Now, only a little more than three months into his presidency, the Obama White House has taken an important first step in that direction by launching a major national AIDS awareness initiative, Act Against AIDS. Administered by the federal Centers for Disease Control and Prevention (CDC), this five-year, multifaceted communication campaign features messages and outreach targeted specifically to the minority communities most severely affected by AIDS. Initially, the campaign will focus on African Americans, who represent roughly half of all new HIV infections and AIDS deaths in the U.S. each year. Subsequent phases will focus on other high-risk minority populations, including Hispanics and men who have sex with men (MSMs).
To capture the public’s attention and raise awareness of the fact that the AIDS epidemic is still a serious health threat in America despite recent advances in treatment, the first phase of the Act Against AIDS campaign emphasizes the message that “every nine and a half minutes, another person in the U.S. is infected with HIV.” The CDC has created “9½ minutes” campaign materials in a variety of media, including video, audio, print and online.
The campaign’s Web site, www.cdc.gov/nineandahalfminutes/, provides a wealth of information on HIV prevention, testing (including how to locate the nearest HIV test site), living with HIV and delaying the onset of AIDS. Perhaps most important, the site (which includes a Spanish-language version) offers uncensored, straight talk about condoms, safe sex and other HIV-prevention issues—a welcome change from the watered-down information that was all too prevalent during the Bush years.
As for partnering with community leaders, the CDC has created the Act Against AIDS Leadership Initiative, a collaborative effort between 14 of the nation’s most influential African American organizations, to integrate HIV prevention into each organization’s outreach programs. Groups participating in this initiative include the NAACP, the National Urban League, 100 Black Men of America and the National Council of Negro Women.
Nurses can find more information about the Act Against AIDS awareness campaign, along with free downloadable videos, podcasts, fact sheets and other campaign materials, at www.cdc.gov/nineandahalfminutes/.
During all the recent discussion and debate over President Barack Obama’s $787 billion economic stimulus package, we’re heard plenty of talk about things like “shovel-ready projects,” “rebuilding crumbling infrastructure” and “green energy jobs.” But what about nurse-ready projects? Does the massive stimulus program, which the President signed into law on February 17, contain any federal spending measures aimed at improving the nation’s health care, especially for poor, uninsured and medically underserved populations?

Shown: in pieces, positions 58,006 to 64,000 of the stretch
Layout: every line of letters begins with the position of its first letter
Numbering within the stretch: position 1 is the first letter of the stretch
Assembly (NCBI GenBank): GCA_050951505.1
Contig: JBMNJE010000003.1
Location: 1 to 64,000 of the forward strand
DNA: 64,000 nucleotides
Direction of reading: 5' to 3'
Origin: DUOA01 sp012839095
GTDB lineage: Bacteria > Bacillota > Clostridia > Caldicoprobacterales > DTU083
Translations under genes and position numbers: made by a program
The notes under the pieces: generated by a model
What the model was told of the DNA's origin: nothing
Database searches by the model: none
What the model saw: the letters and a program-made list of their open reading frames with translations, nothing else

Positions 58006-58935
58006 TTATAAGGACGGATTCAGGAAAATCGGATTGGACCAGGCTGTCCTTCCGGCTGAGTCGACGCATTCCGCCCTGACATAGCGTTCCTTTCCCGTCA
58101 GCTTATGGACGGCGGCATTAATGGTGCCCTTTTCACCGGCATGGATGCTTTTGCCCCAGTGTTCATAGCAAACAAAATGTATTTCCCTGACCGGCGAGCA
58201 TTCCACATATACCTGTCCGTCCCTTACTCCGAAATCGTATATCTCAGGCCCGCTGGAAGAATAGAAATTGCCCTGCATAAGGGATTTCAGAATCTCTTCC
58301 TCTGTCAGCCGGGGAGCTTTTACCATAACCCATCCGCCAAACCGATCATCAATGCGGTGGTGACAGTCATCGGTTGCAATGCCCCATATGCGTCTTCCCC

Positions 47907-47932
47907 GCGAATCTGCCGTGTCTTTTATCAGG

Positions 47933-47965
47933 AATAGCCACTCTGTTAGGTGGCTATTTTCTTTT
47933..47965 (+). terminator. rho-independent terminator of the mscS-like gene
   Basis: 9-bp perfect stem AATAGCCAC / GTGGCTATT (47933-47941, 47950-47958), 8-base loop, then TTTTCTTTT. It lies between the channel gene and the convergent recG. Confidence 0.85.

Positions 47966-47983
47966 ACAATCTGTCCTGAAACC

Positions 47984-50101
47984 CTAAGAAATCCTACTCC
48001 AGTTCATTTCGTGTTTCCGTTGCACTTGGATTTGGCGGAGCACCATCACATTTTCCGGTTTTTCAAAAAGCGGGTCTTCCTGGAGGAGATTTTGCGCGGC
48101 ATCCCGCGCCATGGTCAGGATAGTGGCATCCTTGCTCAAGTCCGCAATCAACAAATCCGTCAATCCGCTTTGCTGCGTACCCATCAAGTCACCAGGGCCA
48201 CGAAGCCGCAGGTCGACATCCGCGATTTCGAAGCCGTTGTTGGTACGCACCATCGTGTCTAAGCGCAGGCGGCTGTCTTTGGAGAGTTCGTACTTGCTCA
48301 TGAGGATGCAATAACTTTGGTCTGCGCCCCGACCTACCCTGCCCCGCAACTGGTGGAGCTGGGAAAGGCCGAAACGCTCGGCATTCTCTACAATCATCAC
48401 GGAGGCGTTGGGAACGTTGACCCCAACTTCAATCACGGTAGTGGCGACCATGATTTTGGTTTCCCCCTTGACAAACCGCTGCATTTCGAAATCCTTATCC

The answer is a big “yes.” Although you may not hear much discussion about them on the nightly news, the newly signed American Recovery and Reinvestment Act of 2009 includes such provisions as:
• $500 million for nursing and health professions training, including $300 million for the National Health Service Corps, which provides scholarships and education loans for nurse practitioners, certified nurse-midwives, primary care physicians and other health professionals. The remaining $200 million will be divided between HRSA Nursing Workforce Development programs—such as the Scholarships for Disadvantaged Students program and the Faculty Loan Repayment Program/Minority Faculty Fellowship Program—and health professions training programs.
• $1 billion to fund evidence-based disease prevention and wellness programs, including $300 million for immunizations and $650 million for community-based prevention programs.
• $87 billion in additional federal Medicaid funds for states.
• A temporary increase in Medicaid payments to hospitals that treat large numbers of uninsured and underinsured patients.
• Elimination of out-of-pocket costs for American Indians and Alaska Natives enrolled in Medicaid.
• $1.3 billion to extend a program that provides Medicaid coverage for persons who transition from welfare to work.
• $10 billion in additional funding for the National Institutes of Health (NIH), including $8.5 billion allocated for research.